The Keeshond (pronounced KAYZ-HOND; plural: Keeshonden) is a medium-sized dog with a plush two-layer coat of silver and black fur with a 'ruff' and a curled tail, originating in the Netherlands. Its closest relative is the Pomeranian. more...
Originally called the German Spitz, the name was officially changed to Keeshond in 1925.
A member of the spitz group of dogs, the Kees is 17 to 18 inches (about 45 cm) tall and weighs 35 to 40 pounds (about 16 to 18 kg). Sturdily built, they have a typical spitz appearance, neither coarse nor refined. They have a wedge shaped head, a medium-length muzzle with a definite stop, small pointed ears and an expressive face. The tail is tightly curled and, in profile, should not be carried as so to be distinguished from the compact body of the dog.
Like all spitzes, the Kees has a profuse double coat, with a thick ruff around the neck. The tail is well plumed, and feathering on the fore and hind legs add to the soft look of the breed. The coat is shown naturally, and should not be wavy, silky, or long enough to form a natural part down the back.
The Keeshond is a color-specific spitz type; the very names of the dog refer to the distinct wolf color of the breed. The color is a mix of grey, black and cream. The top coat is tipped with black, while the undercoat is pale grey, white, or cream (never tawny). The color can range from very pale to very dark, but the Kees should neither be black nor white, and the ruff and "trousers" of the hind legs should be a distinctly lighter grey.
The other important marking is the "Spectacles", a delicate dark line running from the outer corner of each eye toward the lower corner of each ear, which, coupled with markings forming short eyebrows, is necessary for the distinct expressive look of the breed. All markings should be clear, not muddled or broken.
Keeshonden tend to be very playful, with quick reflexes and strong jumping ability. Keeshonden can be stubborn, but they are quick learners and eager to please. Because Keeshonden are quick learners, they also learn the things you didn't necessarily wish to teach them - very quickly. However, Keeshonden make excellent agility and obedience dogs. So amenable to proper training is this bright, sturdy dog that Keeshonden have been successfully trained to serve as guide dogs for the blind; only their lack of size has prevented them from being more widely used in this role.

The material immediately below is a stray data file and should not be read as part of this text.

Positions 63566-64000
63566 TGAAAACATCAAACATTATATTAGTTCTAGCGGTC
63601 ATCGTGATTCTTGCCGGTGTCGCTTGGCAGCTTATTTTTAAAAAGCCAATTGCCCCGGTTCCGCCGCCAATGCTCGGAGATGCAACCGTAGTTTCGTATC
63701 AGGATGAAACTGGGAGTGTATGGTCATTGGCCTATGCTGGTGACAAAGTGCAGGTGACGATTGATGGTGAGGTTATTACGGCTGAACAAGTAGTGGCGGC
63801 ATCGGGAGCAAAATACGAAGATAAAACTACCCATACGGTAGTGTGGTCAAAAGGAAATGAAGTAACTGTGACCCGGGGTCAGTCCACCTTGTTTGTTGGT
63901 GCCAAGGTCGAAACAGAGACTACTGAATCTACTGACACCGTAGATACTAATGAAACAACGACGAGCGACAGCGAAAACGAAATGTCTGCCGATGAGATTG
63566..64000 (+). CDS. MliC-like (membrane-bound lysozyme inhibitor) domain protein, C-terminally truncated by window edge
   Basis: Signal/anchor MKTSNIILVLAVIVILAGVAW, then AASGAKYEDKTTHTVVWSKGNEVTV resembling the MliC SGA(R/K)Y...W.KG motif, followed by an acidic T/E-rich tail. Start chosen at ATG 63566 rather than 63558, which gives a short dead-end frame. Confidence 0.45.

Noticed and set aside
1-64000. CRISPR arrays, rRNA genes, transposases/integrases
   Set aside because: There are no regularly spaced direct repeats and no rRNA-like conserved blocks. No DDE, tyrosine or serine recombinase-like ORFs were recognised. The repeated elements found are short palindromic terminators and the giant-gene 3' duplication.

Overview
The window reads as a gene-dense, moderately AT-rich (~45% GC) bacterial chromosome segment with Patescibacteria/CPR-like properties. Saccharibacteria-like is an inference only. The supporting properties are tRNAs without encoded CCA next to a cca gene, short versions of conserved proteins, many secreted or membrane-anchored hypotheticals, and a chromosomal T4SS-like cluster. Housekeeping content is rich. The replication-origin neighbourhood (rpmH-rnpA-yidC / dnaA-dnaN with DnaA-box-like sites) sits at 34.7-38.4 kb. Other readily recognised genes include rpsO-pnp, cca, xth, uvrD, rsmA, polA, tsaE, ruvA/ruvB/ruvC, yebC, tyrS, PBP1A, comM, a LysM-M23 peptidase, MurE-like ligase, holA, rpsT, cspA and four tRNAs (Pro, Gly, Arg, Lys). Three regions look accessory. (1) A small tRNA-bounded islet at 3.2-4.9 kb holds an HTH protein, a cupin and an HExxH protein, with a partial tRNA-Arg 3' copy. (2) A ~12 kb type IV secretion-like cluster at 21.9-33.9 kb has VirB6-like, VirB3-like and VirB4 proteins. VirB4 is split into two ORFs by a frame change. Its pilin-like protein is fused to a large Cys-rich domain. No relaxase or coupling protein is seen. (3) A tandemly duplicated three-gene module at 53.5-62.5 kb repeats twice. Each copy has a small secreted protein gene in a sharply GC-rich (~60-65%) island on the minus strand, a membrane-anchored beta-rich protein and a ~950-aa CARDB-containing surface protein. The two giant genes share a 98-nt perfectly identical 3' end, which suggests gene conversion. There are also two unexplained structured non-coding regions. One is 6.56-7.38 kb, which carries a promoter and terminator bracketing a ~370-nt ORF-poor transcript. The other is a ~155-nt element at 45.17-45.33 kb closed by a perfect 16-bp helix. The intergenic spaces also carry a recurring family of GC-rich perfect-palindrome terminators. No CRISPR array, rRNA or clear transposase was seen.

They love children and are excellent family dogs, preferring to be close to their humans whenever possible. They generally get along with other dogs as well and will enjoy a good chase around the yard. Keeshonden are very intuitive and empathic and are often used as comfort dogs. Most notably, at least one Keeshond, Tikva, was at Ground Zero on 9/11 to help comfort the rescue workers.
They are known by their loud distinctive bark. Throughout the centuries, the Keeshond has been a very popular watch dog on manors in the Netherlands and middle Europe, as well as famously being a watch dog on barges. This trait is evident to this day, and they are alert watch dogs that warn their owners of any new visitors. Despite being a loud and alert watchdog, Keeshonden are not aggressive towards visitors. They generally welcome visitors affectionately once their family has accepted them. Unfortunately, excessive barking may become a problem if not properly handled. As with other watchdogs, Keeshonden have a distinct territory that they want to guard. Therefore, a happy Keeshond should have a yard to watch out for.
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